Since the city shut down the 606, the Riverwalk, and the lakefront trail, parks, and beaches in March, some Chicagoans have been rallying for more room to walk, run and bike while keeping their distance from others. But some advocates say the push for open space overlooks the priorities of communities of color, which have been hardest hit by the coronavirus.
Many cities, including New York and Oakland, have started closing off some streets to most vehicle traffic and opening them up to pedestrians. Some locals have been pushing for Chicago to follow suit.
“Opening up our streets for people to walk and rollerblade and skateboard and all of that is a good use of our resources,” Courtney Cobbs of Streetsblog Chicago told WTTW News in March.
But in an appearance on the Facebook Live show of public health chief Dr. Alison Arwady, transportation commissioner Gia Biagi said the city is taking a cautious approach.
“Whatever we do has to be meaningful, so we are not doing this just to say that we did something,” Biagi said. “It has to be addressing the problem as the problem’s been identified through local knowledge and local know-how.”
And while you’re not likely to hear a city official saying it’s OK to run or walk in the streets, Biagi acknowledged it’s happening, and she asked Chicagoans to practice common courtesy.
While many in Chicago agree that more space for people on foot and on bikes is a good thing, some say the push for so-called “open streets” is lacking in nuance.
“In the face of a crisis the inclination can sometimes be (that) we need to decide things quickly because it’s a crisis, and we need to implement things to make sure people are safe right now,” said Lynda Lopez of the Active Transportation Alliance. “I don’t think that’s always – or ever – really a good thing for equity implications.”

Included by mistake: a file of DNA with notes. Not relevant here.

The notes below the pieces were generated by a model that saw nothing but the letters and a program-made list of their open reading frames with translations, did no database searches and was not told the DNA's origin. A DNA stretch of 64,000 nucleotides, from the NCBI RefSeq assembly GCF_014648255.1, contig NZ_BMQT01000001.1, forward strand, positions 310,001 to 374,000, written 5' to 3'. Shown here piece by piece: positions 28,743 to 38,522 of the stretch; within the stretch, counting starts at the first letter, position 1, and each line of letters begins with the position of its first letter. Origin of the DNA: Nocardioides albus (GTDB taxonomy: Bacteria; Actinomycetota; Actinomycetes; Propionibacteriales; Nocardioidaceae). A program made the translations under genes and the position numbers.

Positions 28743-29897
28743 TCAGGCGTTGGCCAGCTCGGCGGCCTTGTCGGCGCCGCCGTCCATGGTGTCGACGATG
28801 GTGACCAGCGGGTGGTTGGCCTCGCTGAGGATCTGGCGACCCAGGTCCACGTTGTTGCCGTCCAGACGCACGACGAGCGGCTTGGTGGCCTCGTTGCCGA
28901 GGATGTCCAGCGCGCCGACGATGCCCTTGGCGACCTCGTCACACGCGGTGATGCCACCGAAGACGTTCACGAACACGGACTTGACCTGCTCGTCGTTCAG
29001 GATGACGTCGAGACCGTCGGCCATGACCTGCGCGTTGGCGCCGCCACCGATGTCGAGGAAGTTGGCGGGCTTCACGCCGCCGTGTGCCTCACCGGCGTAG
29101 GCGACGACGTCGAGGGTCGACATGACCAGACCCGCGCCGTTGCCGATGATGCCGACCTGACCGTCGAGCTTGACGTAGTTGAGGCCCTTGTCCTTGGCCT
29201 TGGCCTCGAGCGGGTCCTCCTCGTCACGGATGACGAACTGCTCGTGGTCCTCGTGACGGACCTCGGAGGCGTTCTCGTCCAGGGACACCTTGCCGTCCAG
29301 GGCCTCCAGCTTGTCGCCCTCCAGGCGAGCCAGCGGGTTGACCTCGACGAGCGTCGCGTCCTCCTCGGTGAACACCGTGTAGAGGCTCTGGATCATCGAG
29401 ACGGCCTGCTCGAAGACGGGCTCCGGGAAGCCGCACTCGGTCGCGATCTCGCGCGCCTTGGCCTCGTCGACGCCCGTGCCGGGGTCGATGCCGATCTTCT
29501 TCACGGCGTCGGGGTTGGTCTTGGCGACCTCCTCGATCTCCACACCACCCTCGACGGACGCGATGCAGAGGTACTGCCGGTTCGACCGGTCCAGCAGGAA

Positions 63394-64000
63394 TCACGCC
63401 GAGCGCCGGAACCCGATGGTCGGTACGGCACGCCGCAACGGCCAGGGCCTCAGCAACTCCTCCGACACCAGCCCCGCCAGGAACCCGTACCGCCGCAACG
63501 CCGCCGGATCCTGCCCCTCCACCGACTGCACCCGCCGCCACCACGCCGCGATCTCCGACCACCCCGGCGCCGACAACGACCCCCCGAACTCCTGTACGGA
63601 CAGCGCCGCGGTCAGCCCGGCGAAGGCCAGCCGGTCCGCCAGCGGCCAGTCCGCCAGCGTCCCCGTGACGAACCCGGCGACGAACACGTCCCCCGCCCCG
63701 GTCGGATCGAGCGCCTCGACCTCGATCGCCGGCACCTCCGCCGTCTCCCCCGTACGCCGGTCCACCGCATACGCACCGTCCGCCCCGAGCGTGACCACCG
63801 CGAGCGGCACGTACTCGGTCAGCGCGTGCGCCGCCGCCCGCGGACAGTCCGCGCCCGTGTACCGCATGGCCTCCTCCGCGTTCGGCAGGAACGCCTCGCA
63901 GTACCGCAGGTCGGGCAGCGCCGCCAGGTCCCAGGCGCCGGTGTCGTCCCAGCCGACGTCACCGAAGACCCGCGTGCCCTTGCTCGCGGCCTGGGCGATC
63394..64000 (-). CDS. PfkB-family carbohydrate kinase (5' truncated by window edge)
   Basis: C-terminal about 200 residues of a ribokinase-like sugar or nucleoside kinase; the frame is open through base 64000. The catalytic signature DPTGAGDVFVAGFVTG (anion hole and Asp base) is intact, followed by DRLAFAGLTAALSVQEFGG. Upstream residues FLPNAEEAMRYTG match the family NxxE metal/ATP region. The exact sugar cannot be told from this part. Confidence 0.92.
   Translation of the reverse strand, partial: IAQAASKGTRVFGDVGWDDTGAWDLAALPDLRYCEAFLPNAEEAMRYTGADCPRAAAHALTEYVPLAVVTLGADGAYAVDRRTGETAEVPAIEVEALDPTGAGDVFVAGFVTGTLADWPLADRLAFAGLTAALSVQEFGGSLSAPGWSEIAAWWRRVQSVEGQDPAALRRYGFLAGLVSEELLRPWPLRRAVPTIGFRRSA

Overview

Lopez says we should recognize that not everyone feels comfortable on their neighborhood streets and that some Chicagoans would worry about interacting with police; that we should prioritize essential workers, many of whom are people of color who live in low-income communities; and ask communities what they need and want.
“Are there certain streets in high-impact neighborhoods that see more crowds because there’s a lot of essential services … heavily trafficked bus stops, or heavily trafficked streets? I think that’s where the conversation on public space becomes more relevant,” Lopez said.
And it’s not just a question of streets – it’s also about access to public places like parks, says Juanita Irizarry of Friends of the Parks.
“I live near Humboldt Park and I have received many calls from people who say, ‘The cops just ran me out of Humboldt Park and told me that it was closed.’ But Humboldt Park is not closed,” Irizarry said. “There needs to be clear, fair enforcement of the existing orders.”
The Chicago Police Department did not respond to a request for comment.
Irizarry says the closure of lakefront parks highlights their importance, especially to residents in dense neighborhoods nearby. But she also says when we’re thinking about public spaces, we have to think about the concerns of traditionally overlooked communities. “When they’re trying to eat, they’re trying to make sure their children are effectively engaging in school work, when they’re trying to deal with other issues in their community, when they’re dealing with morbidity rates around COVID-19,” she said. “But when you dig a little deeper, then folks are more able to articulate where parks and green space are important in their life.”
Irizarry wants to see more and better parks across the city. She and Lopez both say Chicagoans deserve more open space. But as the coronavirus exacerbates longstanding inequities, they say that open space needs to work for everyone.
The Department of Transportation has set up an email address for Chicagoans to send in their concerns and suggestions for streets and public spaces in the age of COVID-19. You can send a message to [email protected].